The Mortgage Market Review has made borrowers more likely to take out two-year fixed-rate deals, according to research by the Financial Conduct Authority.
As part of research the regulator carried out for its Mortgage Market Study, the FCA found speaking to an intermediary increased the likelihood of choosing a two-year fixed rate home loan by 14 percentage points and decreased the likelihood of choosing a five-year fixed rate deal by 8 percentage points.
The Mortgage Market Review introduced an advice requirement which meant regulated mortgage advice should be provided with every "interactive" mortgage sale, whether conducted by a lender directly or an intermediary.
Following this change, the proportion of advised mortgage transactions increased from around 75 per cent before MMR to more than 98 per cent in the post-MMR market.
The FCA found that since MMR, the proportion of fixed rate mortgages being recommended by brokers has increased from 88 per cent to 94 per cent.
Meanwhile 57 per cent of mortgages arranged by a broker are two-year fixes, compared to 48 per cent before MMR.
The paper said: "Although the trend towards shorter-term fixed rate products is already apparent from the aggregate data, our findings suggest that the advice requirement and increased intermediation are partly responsible for this trend.
"It is worth reflecting on whether advisers' increased inclination to recommend two-year fixed rates is a feature of the current low-interest rate environment, or whether institutional factors are also at play here.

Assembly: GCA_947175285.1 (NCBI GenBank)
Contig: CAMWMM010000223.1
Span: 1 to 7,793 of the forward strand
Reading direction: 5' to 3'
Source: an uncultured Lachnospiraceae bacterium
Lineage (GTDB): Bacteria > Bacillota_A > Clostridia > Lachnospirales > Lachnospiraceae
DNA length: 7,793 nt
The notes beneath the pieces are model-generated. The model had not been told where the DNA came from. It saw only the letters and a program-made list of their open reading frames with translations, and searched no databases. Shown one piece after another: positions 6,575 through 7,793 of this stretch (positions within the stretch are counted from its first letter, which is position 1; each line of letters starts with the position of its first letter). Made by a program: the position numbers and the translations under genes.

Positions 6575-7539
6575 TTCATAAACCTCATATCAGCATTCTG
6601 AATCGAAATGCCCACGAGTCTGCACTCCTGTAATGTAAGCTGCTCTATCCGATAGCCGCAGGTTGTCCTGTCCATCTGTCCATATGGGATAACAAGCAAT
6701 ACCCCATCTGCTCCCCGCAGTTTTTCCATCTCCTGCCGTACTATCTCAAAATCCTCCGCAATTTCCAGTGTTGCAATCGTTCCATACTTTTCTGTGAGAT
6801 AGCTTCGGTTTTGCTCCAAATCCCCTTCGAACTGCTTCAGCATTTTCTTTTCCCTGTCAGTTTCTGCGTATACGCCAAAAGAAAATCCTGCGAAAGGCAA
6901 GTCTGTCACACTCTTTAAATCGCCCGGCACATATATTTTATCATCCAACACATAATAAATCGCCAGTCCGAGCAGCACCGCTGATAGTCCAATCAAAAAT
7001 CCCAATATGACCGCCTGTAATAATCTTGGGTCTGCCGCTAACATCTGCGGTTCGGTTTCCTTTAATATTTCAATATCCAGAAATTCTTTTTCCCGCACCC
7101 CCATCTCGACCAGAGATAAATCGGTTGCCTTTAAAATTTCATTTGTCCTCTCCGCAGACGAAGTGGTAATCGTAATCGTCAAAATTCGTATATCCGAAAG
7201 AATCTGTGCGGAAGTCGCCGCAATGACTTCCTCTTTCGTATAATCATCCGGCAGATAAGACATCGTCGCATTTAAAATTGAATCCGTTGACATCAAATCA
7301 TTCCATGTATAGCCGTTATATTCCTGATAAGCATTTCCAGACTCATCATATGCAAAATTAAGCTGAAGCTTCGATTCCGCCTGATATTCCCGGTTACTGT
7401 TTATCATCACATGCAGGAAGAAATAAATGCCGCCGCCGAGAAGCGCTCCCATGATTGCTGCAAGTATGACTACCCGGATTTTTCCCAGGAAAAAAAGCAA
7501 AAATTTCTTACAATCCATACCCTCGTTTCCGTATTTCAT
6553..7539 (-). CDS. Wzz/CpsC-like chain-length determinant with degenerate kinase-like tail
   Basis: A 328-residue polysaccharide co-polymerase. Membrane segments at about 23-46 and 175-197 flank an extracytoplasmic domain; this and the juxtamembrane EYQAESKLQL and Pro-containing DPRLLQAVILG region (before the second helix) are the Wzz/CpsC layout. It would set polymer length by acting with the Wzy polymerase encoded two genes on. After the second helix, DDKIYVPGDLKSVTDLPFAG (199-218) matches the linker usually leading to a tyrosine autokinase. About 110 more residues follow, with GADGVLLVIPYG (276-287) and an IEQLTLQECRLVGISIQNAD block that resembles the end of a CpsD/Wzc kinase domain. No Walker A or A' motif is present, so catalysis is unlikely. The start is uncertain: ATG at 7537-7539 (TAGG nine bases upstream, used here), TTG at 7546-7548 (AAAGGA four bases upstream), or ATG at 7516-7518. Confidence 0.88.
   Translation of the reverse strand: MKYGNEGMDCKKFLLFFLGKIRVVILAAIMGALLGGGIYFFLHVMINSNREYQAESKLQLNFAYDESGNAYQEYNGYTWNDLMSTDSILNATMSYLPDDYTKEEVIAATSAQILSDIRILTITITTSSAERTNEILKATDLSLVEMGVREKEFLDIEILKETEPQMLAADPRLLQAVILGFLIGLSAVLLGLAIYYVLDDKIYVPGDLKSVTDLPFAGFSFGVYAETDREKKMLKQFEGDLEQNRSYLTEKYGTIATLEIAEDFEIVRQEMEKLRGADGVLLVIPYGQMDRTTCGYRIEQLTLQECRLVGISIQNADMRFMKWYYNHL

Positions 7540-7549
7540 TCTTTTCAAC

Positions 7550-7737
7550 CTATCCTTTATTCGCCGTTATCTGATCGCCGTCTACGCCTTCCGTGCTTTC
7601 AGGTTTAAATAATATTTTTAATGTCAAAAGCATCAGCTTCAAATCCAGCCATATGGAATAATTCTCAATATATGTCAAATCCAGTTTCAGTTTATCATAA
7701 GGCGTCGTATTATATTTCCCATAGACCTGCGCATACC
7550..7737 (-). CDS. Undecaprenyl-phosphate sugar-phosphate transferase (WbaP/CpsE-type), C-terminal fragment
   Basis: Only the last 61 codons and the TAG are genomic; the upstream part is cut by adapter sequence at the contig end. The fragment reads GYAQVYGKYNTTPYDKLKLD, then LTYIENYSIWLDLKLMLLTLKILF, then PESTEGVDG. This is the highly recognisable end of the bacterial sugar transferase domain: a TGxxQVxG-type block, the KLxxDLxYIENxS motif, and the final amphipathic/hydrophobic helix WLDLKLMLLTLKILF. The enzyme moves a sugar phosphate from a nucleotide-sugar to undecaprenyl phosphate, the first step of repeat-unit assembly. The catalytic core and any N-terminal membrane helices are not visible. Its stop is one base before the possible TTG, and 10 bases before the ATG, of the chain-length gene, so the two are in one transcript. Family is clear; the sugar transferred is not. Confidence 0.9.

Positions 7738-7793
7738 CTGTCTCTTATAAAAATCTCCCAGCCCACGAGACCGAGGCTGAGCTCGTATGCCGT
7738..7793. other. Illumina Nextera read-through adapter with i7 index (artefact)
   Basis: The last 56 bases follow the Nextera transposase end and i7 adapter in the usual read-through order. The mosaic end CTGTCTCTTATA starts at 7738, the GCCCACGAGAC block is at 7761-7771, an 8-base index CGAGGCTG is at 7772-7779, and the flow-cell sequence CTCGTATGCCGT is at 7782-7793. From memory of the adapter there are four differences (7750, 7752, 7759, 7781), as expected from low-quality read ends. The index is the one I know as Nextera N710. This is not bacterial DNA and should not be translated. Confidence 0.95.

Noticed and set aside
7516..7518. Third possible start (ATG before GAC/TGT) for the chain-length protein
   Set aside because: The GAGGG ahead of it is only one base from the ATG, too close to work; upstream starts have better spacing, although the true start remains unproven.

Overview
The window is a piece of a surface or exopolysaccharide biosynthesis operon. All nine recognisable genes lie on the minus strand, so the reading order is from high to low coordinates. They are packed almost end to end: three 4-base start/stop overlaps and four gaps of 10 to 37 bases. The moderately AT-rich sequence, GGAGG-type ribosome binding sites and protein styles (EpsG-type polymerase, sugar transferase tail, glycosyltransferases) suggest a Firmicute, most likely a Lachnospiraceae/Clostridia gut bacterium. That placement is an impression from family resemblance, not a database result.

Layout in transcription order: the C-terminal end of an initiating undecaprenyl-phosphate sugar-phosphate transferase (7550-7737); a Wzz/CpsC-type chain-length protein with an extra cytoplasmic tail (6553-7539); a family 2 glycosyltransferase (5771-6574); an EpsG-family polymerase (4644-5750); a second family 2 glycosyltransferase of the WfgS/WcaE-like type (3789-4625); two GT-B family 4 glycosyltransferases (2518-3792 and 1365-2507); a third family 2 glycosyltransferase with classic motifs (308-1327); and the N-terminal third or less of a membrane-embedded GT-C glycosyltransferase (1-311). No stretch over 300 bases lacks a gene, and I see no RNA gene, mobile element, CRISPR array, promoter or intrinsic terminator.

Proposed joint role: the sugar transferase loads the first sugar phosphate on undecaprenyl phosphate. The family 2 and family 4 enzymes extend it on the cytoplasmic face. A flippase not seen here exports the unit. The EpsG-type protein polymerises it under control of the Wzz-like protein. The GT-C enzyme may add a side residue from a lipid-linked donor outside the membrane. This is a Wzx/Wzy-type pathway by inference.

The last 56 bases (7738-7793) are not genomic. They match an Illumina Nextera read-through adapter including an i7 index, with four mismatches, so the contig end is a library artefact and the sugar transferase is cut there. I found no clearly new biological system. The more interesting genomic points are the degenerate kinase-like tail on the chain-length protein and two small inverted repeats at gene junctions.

"Shorter term fixing periods mean that remortgaging risk in the UK is now largely a short-term question: an increase in interest rates would affect the majority of first-time buyers and home movers within two years.
"If rates were to rise, these consumers may have to adjust their consumption sooner than would have previously been the case."
The research also found that advice tended to lead consumers to buy mortgages with longer terms, with the average mortgage term since MMR up by 20 months compared to before the regime was introduced.
The paper speculated that since longer mortgage contracts mean lower monthly payments, this may be driven by intermediaries' cautious interpretation of affordability requirements.
David Hollingworth, associate director at broker L&C, said: "Product suitability will always vary, whether it be from the individual's perspective or depending on the prevailing market conditions and pricing.
"Two-year fixed-rates have been consistently popular and can offer borrowers not only an initially cheaper rate but also the flexibility to review their options after two years rather than to lock-in for a longer period.
"In a benign interest rate environment those borrowers will be attracted by the lower rates on offer for shorter term fixed deals.
"However, we have seen five-year fixed rates rising in popularity as the margins between five-year fixes and shorter term deals have narrowed and the likelihood of future rate rises has grown.
"Ultimately it should come down to the individual and their attitude to the risk that higher interest rates could pose."